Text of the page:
The hatch­ing of a plot to make

The Daily Telegraph - Gardening - - Front Page -

Pris­ons are not what they were. Long gone is the Vic­to­rian style bang ‘em up cul­ture. Th­ese days the em­pha­sis is less on pun­ish­ment, more on re­ha­bil­i­ta­tion. Small won­der, then, that the prison gar­den has taken off.

Af­ter all, if ever there was an in­stru­ment of grace, it is gar­den­ing. It forces us to slow down, re­flect on the world and teaches pa­tience.

The gar­dens at Dart­moor prison are the ex­em­plar of a suc­cess­ful hor­ti­cul­tural re­ha­bil­i­ta­tion project. In 2006, prison of­fi­cer Ivan Judd had an idea to trans­form the dis­used ex­er­cise yards of the old pun­ish­ment unit into veg­etable gar­dens to be tended by in­mates in the re­set­tle­ment wing. Judd ap­proached Busi­ness in the Com­mu­nity, who put in him in touch with the Eden Project. Jane Knight, land­scape ar­chi­tect at Eden, was one of the first on board.

She re­calls an early visit to see the site. “The yards were com­pletely tar­ma­cked, grey, and sur­rounded by gran­ite. They were re­ally grim.” Knight set to work de­sign­ing ar­eas of plant­ing that would in­spire. Some of her de­signs proved to be more in­spi­ra­tional than oth­ers. Her lay­out for a multi-sea­son gar­den un­in­ten­tion­ally took on a risqué edge. “I re­mem­ber th­ese two cir­cu­lar ar­eas of lawn that ap­peared rather provoca­tive when looked down upon from the prison wing above,” she gig­gles. De­sign aside, plan­ning what plants would go where was pretty straight­for­ward; gov­erned by ar­eas of shade and shadow and cool and warm ar­eas within the walls.

More com­pli­cated were the prac­ti­cal as­pects of the project. “Get­ting things into pris­ons is not easy,” says Knight. At first progress was painfully slow. Tools needed to be ap­proved. Out­door clothes had to be or­dered.

Gravel, wood, soil and ma­te­ri­als had to be bar­rowed in through a small guarded gate at the end of the gar­dens. But, by 2007, a se­ries of raised beds had been built, tar­mac had been re­placed by gravel, and trel­lis had been fixed to the wall. Knight has noth­ing but praise for the team at Dart­moor. “One of the great things we found we called ‘buried trea­sure’. Nearly all of the guys in the re­set­tle­ment unit bought some kind of skill to the project. One of the in­mates had run a mar­ket gar­den so he had a lot of knowl­edge; there were lots of car­pen­try skills too. We’d sug­gest cold frames for the walls and be­fore you knew it they’d pro­duce the most beau­ti­ful cold frames. There was clearly so much pride in what they were do­ing. Hav­ing worked in other pris­ons since, I now re­alise that we were in­cred­i­bly lucky with our first ex­pe­ri­ence at Dart­moor. I’ve since found that you can’t im­pose th­ese things.”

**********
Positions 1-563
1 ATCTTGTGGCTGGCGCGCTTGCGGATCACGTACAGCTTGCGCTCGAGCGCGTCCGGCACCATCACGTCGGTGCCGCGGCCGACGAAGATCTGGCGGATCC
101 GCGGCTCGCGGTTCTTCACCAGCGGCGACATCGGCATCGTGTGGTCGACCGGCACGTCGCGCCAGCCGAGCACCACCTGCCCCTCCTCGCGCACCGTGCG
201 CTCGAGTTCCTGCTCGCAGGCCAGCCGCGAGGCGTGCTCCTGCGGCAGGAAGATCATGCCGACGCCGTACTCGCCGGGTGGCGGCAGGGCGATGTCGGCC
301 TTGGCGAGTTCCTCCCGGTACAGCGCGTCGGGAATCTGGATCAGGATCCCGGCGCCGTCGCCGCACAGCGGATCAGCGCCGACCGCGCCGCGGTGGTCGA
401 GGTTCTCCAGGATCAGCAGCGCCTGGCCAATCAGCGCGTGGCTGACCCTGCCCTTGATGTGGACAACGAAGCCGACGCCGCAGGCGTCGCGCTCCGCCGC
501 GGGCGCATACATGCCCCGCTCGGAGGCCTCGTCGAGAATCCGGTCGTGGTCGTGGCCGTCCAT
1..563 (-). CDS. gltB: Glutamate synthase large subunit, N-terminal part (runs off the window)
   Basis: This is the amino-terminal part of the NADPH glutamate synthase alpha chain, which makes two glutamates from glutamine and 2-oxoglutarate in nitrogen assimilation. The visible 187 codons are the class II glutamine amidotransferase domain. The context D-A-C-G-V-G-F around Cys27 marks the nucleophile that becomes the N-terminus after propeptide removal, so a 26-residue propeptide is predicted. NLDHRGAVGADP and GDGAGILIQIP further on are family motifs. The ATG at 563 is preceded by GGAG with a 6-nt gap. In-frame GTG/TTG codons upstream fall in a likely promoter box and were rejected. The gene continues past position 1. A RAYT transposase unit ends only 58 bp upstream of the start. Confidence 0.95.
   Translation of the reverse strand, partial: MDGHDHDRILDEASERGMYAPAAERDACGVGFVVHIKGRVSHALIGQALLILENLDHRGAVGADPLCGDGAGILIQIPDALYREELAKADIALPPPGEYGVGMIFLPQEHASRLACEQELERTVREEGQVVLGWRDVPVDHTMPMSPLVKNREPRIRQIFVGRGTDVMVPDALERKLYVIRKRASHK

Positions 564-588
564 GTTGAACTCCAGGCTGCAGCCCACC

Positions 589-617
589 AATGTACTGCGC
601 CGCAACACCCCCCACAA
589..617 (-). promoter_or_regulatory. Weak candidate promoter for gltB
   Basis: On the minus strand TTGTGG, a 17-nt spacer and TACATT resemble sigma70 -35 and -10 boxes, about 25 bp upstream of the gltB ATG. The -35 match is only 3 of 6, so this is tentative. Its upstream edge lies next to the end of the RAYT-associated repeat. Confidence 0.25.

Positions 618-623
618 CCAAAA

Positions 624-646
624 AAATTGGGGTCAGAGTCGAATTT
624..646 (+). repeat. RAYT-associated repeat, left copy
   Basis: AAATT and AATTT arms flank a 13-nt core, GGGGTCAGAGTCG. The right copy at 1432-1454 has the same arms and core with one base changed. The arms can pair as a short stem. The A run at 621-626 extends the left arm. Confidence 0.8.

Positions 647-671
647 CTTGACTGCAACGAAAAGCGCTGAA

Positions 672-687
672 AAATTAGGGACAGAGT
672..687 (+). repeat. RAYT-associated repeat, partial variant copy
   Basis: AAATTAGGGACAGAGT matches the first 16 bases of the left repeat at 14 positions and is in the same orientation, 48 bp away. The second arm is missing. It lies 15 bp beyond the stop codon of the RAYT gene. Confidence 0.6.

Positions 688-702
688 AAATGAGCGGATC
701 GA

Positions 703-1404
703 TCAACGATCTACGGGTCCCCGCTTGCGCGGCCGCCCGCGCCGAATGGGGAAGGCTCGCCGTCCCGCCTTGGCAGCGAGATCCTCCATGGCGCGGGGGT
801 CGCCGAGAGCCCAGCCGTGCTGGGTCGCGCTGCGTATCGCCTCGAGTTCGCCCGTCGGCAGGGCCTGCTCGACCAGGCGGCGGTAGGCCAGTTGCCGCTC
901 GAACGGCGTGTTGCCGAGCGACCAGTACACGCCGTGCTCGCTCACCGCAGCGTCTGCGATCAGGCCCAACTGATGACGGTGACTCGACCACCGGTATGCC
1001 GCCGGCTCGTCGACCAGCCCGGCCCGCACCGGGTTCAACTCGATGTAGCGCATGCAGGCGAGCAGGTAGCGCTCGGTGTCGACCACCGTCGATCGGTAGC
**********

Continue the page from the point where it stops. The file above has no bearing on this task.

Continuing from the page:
Seven years on and the gar­dens are now an es­tab­lished part of the re­set­tle­ment unit. It is hard to imag­ine them in their for­mer guise as soli­tary pens for pun­ish­ing ex­er­cise. Now filled with flow­ers, colour and bird­song, the gar­dens are quick to en­chant, nes­tled in­side the prison’s huge bleak gran­ite walls. In one yard, neat rows of raised beds over­flow with salad leaves, cabbages, bras­si­cas, beetroot and broc­coli. In another, ev­er­green climbers and fruit trees spill from the walls and a wig­wam of canes draws the eye up­wards to barred prison win­dows.

Along­side is a heal­ing gar­den con­tain­ing a cherry tree, flow­er­ing shrubs, daylilies and dwarf conifers; at its cen­tre is a sunken pond sur­rounded by flag iris and cro­cos­mia. Wa­ter trick­les from its foun­tain and a black­bird takes flight from atop a pair of or­na­men­tal gar­den boots.

“An in­mate came up with the idea and de­sign for the pond,” says prison of­fi­cer John Northam. “But he left, and only half-fin­ished it, so another lad took over.” A pause. “It was work­ing well till yes­ter­day – when the pump broke.”

The turnover of gar­den­ers is high. Projects started by one will of­ten be com­pleted by another. Such is the na­ture of the re­set­tle­ment unit, where 45 in­mates stay for up two years, pre­par­ing to re­turn to so­ci­ety. While on the wing the pris­on­ers at­tend

Newspapers in English

Newspapers from UK

© PressReader. All rights reserved.